Have you ever noticed that no one’s made crayons
specifically for adults? I wonder why. Crayons — in my opinion —
are one of our best inventions. They’re a great innovation —
simple yet efficient. They never run out of ink, they come in all
sorts of cool colors, and they’ll never bust and leak all over your
favorite shirt. I’d happily use crayons on a daily basis.
But they only come in kid size. That’s no accident; kids
appreciate crayons to a much fuller extent than adults ever could.
If you work with kids, you know it’s true.
That’s because there’s something uniquely special about children
— about their hearts. And, in fact, kids are a lot like crayons.
They’re packed with love and joy; they’re resilient. They’re so
resilient, in fact, that we adults take their natural toughness for
granted and place undue responsibility and expectations on them.
But even in the midst of the darkest storm, a child rarely loses
the ability to brighten a room.
Crayons remind us of the art of childhood. The joy. The wonder.
I’m especially struck by children’s natural inquisitiveness.
Especially when they hit that developmental milestone where every
question becomes “Why?” Why is the sky blue? Why is the grass
green? Why don’t you have all of your hair?
Remarkably, they trust our answers. I have no clue why the grass
is green; I must’ve missed that part of science class. Yet a child
accepts my silly answer: “It’s celebrating St. Patrick’s
Kids LOVE these Sunday School resources!
In Luke 18:17 Jesus said, “Anyone who will not
receive the kingdom of God like a little child will never enter
it.” It doesn’t say cannot or does not, but will not. Why did Jesus
say that? I wonder, what if Jesus had simply come to earth — no
miracles, no healings, no walking on water — simply showed up and
said, “What’s up? I’m God’s son. Nice to meet you.” Who would’ve
believed him? A little child.
That’s what Jesus says. Not just any child, but a “little child.”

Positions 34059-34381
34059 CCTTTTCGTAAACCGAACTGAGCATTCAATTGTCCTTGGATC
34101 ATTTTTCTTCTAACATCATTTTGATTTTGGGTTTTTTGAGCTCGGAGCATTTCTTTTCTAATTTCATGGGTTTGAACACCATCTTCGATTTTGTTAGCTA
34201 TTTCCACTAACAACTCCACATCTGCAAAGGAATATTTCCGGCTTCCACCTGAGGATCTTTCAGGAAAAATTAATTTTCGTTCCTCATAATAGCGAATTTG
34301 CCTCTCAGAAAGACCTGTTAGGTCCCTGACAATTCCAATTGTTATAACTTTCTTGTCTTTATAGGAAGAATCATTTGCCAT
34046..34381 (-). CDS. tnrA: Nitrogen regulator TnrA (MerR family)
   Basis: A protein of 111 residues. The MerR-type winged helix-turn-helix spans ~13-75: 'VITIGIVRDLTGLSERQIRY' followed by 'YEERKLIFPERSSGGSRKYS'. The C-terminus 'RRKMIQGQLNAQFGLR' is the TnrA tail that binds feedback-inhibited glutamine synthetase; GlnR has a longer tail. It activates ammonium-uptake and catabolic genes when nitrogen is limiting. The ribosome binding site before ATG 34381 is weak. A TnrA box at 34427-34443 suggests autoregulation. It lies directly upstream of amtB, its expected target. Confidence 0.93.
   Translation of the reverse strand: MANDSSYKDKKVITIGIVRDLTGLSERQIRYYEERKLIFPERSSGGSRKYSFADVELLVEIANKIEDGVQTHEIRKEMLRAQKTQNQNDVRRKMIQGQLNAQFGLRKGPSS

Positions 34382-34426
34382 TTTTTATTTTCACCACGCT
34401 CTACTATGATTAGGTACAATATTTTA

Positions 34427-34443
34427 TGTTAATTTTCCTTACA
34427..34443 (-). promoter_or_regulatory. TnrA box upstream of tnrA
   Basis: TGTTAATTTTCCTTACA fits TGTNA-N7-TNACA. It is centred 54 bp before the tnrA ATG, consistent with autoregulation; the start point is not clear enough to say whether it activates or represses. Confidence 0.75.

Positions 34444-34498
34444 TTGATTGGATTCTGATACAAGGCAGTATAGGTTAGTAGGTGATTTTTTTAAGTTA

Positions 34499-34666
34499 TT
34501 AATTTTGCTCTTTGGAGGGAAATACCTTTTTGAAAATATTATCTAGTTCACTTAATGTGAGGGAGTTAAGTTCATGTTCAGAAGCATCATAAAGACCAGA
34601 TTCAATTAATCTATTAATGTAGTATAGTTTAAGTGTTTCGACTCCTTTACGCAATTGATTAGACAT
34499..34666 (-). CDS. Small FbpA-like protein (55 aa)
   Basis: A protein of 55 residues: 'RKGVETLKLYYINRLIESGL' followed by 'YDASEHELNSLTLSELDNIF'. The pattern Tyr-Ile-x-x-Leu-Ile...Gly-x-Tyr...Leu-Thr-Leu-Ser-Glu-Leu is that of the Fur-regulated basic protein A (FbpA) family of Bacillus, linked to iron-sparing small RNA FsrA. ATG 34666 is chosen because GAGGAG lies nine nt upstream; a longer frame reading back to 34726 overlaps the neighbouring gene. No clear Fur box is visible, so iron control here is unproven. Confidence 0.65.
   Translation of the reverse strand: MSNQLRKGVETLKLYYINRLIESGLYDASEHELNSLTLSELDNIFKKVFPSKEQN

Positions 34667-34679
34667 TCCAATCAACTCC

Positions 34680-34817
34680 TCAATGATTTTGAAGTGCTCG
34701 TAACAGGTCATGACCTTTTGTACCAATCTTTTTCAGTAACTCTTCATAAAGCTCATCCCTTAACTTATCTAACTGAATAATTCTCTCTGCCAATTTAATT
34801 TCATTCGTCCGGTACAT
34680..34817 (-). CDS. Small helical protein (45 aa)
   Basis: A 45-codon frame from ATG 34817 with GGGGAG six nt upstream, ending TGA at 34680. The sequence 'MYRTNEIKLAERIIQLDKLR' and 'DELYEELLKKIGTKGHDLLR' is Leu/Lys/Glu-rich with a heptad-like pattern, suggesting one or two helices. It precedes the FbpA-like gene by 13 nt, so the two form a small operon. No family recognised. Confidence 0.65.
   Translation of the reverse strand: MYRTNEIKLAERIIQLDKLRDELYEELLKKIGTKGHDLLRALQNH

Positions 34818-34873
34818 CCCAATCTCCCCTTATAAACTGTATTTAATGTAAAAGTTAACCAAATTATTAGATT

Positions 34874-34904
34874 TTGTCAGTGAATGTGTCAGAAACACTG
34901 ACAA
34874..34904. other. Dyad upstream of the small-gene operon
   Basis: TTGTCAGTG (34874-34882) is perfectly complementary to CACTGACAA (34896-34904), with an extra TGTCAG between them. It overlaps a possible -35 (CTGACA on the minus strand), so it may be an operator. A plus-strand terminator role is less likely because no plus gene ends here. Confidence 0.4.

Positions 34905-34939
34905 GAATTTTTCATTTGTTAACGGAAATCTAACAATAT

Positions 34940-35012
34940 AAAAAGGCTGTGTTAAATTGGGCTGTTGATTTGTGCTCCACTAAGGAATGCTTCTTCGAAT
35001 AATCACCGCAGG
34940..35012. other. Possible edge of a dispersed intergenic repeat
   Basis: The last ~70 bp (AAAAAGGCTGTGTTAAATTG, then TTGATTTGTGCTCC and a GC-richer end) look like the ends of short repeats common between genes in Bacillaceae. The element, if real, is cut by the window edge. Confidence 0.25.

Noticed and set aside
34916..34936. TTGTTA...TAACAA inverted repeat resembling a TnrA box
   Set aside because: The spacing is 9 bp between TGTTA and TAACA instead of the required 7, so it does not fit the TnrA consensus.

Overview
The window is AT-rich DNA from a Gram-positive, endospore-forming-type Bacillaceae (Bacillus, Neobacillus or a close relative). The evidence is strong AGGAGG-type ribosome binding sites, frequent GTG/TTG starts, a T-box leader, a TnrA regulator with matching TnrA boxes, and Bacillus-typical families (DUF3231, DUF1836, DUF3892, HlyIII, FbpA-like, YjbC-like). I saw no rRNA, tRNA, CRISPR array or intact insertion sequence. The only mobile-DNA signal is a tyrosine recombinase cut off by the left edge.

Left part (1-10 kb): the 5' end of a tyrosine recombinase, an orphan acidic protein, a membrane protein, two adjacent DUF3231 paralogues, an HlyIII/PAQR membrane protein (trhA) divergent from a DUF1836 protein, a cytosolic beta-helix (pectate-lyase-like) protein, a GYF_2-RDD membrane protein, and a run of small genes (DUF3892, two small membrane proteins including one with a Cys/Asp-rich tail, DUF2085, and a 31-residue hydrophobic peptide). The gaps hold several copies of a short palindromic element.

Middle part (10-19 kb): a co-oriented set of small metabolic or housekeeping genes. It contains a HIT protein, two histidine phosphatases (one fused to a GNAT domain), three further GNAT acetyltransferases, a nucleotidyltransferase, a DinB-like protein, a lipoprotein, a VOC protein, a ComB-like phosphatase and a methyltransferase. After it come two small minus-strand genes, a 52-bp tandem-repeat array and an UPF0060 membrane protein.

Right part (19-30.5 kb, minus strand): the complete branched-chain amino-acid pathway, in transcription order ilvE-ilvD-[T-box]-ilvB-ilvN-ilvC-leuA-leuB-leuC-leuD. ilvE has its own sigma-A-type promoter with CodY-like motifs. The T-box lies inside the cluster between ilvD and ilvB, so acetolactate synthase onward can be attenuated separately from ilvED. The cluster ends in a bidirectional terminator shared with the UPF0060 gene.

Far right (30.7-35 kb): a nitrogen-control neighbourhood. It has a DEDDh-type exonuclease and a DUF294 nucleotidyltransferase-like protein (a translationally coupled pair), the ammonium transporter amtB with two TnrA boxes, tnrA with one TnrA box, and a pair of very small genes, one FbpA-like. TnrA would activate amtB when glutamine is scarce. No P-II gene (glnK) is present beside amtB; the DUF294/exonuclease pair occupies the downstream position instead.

What’s the difference? I think it’s got to do with love. At a
certain point in all our lives, love becomes an emotion. Loving a
little child is feeding, holding, playing with, and disciplining
that child. Love to a little child is an action. And that’s how
little children give it. They don’t just say they love you; they
wholeheartedly give their love to you.
They pack in love like a big yellow box of crayons — like the
dinky 8-pack version. That’s the big, unconditional love Jesus
talks about. While we adults scratch our heads and try to figure
out how to love our enemies, Jesus pulls a little child to him and
says, “Love me like this child loves me.” Simply believing, simply
loving, simply accepting — for kids, this is no big trick. But
despite kids’ obvious expertise in these areas, we still tend to
presume that one day kids will grow up to “really” worship God.
Why? Is it the simplicity? the music? the laughter? the
These are the very things that make children’s worship real
worship. I myself need many, many more of these things in my life.
I need Jesus to pull me to him and hold me as I simply and
absolutely believe in him. And that’s why I stay close to
children’s ministry. I figure if I’m going to color my world with
the faith of a little child, I’d better stay close to the
Michael Britton is a children’s pastor in Harpersville,